Better news

It would be wrong to call almost 500 murders in 60 days good news, but for El Salvador, it is better news than the country has had in a long time.

According to statistics from the country's National Civilian Police (PNC) reported in El Faro, the homicide rate in the country has fallen steadily in the past three years to a much improved, but still bloody, level.

In January and February there were 491 homicides in El Salvador.   Compare that to January and February of 2016, when there were 1404.  This was the lowest total for the first two months of a year since 2004, except for the years 2013 and 2014 during the so-called tregua, or gang truce.

El Salvador has averaged about 8 homicides a day this year compared to an average of 18 daily during the bloodiest year, 2015.  These improved numbers continue a downward trend which started in 2017 and has continued.

The government takes credit with the policies put in place by its security ministries.

The improvements have been seen across the country.  During the first two months of the year, for example, there was not a single homicide in the entire rural department of Morazan.   In 125 of the country's 262 municipalities there have been no homicides this year.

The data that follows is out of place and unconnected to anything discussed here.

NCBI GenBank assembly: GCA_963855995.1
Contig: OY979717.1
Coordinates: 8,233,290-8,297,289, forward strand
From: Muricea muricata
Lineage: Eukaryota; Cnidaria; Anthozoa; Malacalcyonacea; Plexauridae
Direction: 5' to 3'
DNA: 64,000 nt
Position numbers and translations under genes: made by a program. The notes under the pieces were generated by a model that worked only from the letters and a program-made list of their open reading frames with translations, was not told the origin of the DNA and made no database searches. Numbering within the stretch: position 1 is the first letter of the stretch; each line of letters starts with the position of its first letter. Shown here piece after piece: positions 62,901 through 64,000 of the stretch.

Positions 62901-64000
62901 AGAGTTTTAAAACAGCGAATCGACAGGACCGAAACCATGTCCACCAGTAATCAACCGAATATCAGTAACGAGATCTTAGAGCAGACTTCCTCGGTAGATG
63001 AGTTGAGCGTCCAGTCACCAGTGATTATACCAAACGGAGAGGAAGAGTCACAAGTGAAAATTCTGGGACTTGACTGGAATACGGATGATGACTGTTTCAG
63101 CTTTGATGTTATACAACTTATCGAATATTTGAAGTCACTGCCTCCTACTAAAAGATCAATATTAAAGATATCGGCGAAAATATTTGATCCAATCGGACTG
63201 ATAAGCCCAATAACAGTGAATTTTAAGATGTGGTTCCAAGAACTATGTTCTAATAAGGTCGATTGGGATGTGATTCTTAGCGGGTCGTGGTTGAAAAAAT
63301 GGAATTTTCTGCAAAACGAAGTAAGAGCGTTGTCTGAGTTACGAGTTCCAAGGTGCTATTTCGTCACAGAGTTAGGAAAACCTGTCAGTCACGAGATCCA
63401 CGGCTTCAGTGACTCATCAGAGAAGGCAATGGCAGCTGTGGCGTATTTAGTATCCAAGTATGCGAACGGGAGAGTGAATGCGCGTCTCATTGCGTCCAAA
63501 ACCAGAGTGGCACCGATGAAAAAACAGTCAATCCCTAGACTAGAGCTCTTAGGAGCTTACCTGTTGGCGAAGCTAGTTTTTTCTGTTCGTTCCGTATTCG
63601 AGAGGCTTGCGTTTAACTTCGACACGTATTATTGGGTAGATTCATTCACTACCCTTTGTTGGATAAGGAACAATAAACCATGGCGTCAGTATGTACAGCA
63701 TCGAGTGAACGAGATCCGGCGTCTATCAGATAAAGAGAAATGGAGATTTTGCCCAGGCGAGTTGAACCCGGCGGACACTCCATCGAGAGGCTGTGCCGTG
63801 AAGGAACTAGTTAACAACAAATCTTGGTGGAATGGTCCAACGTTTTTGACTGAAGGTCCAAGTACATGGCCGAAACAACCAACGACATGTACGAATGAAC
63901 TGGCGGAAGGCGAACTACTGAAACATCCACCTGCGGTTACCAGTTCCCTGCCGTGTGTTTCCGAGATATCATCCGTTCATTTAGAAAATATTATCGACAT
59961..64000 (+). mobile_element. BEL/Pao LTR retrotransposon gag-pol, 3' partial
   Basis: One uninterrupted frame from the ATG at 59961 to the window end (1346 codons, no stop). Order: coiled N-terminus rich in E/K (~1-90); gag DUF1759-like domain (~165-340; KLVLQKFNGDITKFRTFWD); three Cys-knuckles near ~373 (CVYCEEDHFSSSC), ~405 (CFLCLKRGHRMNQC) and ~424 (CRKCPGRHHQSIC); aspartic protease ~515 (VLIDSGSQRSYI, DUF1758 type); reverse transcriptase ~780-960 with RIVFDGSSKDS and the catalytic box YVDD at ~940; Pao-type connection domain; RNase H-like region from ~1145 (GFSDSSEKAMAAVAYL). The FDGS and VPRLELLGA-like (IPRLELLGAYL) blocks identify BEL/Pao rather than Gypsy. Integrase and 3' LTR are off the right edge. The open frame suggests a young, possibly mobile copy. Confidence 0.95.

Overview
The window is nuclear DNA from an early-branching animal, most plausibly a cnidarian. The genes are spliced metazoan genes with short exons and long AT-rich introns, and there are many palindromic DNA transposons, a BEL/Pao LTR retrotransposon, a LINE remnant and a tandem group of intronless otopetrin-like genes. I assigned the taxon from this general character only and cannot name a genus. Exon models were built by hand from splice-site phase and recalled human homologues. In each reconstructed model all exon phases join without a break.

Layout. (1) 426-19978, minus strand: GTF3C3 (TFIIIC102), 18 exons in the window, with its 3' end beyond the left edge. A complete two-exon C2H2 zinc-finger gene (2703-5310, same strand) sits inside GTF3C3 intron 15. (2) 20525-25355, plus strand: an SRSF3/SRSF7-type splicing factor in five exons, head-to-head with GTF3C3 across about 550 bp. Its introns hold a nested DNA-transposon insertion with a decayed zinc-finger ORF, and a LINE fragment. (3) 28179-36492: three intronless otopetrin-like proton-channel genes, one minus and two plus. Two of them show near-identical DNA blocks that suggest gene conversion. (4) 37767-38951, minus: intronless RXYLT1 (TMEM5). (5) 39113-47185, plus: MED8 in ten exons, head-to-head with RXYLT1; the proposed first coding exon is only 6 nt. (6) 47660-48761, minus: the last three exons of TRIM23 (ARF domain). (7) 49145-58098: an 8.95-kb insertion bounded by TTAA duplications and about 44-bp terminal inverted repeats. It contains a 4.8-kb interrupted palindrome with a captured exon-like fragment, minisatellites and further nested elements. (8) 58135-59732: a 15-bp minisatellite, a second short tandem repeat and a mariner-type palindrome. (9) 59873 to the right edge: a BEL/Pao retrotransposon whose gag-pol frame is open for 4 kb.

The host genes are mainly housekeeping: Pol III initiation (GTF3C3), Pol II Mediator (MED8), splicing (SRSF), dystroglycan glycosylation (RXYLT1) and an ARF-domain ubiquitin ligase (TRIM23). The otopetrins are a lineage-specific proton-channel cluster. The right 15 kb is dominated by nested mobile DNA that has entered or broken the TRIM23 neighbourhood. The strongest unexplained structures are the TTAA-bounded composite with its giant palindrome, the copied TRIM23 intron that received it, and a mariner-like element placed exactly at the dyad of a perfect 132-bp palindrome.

If this pace were to continue, El Salvador would finish 2019 with a homicide rate of 45 for every 100,000 inhabitants.   That's a number still well above the 10 per 100,000 which the World Health Organization classifies as an epidemic, but a big decrease from the level of 103 per 100,000 in 2015 when El Salvador was easily the most violent country in the world not engaged in military conflict.

In other statistics cited in Diario CoLatino, the police also report declines in other types of crimes as well including robberies and car theft. 

At this point, we do not know who Nayib Bukele will appoint to be the Minister of Justice and Security or the head of the PNC.  Bukele did not talk in detail about public security issues while on the campaign trail, so it is not clear whether he would change course form the current path.